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J.G. Hollyfield, K.G. Shadrach, K.A. West, J. Sun, J.W. Crabb; The Human Interphotoreceptor Matrix Proteome-Initial Results . Invest. Ophthalmol. Vis. Sci. 2003;44(13):944.
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© ARVO (1962-2015); The Authors (2016-present)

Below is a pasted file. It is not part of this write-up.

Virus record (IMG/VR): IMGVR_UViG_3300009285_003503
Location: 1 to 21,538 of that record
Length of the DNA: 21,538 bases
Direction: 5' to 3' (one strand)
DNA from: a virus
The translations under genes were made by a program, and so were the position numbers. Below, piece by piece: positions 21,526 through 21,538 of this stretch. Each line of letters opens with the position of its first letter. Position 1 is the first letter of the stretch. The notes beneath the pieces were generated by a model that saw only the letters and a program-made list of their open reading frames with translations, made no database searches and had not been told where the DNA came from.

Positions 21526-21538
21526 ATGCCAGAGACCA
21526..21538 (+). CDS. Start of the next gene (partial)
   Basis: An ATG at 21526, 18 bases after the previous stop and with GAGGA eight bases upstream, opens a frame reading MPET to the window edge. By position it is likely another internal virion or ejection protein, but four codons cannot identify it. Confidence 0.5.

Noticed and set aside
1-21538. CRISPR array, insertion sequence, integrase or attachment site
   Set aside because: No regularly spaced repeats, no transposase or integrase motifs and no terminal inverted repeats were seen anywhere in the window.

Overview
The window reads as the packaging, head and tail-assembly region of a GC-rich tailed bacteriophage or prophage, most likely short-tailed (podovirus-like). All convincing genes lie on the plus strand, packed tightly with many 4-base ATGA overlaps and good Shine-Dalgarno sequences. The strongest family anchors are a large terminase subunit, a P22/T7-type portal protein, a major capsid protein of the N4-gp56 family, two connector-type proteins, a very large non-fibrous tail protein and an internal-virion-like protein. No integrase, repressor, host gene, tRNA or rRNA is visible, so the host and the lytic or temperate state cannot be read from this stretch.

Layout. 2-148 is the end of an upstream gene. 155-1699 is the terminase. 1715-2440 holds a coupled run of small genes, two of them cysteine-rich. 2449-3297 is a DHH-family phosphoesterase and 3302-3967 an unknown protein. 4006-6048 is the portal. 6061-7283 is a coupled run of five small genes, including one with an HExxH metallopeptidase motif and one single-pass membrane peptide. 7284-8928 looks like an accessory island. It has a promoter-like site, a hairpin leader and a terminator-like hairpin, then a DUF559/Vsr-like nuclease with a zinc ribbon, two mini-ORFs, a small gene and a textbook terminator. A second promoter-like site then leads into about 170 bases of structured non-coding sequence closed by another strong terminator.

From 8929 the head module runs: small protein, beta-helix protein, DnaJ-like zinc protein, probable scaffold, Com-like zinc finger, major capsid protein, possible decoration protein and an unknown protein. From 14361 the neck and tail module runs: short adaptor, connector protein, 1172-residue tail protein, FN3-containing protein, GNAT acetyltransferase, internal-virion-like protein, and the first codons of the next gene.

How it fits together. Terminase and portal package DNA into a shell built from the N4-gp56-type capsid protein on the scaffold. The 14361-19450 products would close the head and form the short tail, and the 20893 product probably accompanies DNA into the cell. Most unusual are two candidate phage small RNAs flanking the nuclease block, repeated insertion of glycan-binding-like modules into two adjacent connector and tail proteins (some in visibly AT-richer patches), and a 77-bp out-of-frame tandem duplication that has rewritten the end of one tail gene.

Purpose: The interphotoreceptor matrix (IPM) serves important roles in retinal physiology yet less than a dozen IPM proteins have been documented to date. Additional proteins must function in this critical retinal extracellular matrix and we have initiated efforts to define the IPM proteome. Methods: Human IPM was isolated from dissected retina and posterior eye cup containing RPE by sequential rinses with PBS pH 7 and extractions with TBS at pH 8. Four IPM fractions were obtained: 1) the retina rinse and 2) the eye cup/RPE rinse containing readily soluble IPM components; 3) the retina extraction and 4) eye cup/RPE extraction containing less soluble IPM components. Extracted IPM samples were digested with Chondroitinase ACII to remove chondroitin sulfate-type GAGs from proteoglycans. Proteins were separated by SDS-PAGE, excised from the gel, digested in situ with trypsin and identified by LC MS/MS sequence analysis using Swiss Pro and NCBI databases. Results: Over 100 different proteins have been identified from initial analyses of the IPM, including interphotoreceptor retinoid-binding protein, SPACR and SPACRCAN. Particularly striking is the number of hypothetical and unknown proteins, accounting for about 15% of these initial protein identifications. Conclusions: Proteomic methods are revealing the identity of proteins in the IPM. Hypothetical and unknown proteins may be possible candidate genes for inherited retinal disease. Complete definition of the IPM proteome will lead to a better understanding of the molecular interactions taking place in this important compartment supporting photoreceptor and RPE functions.
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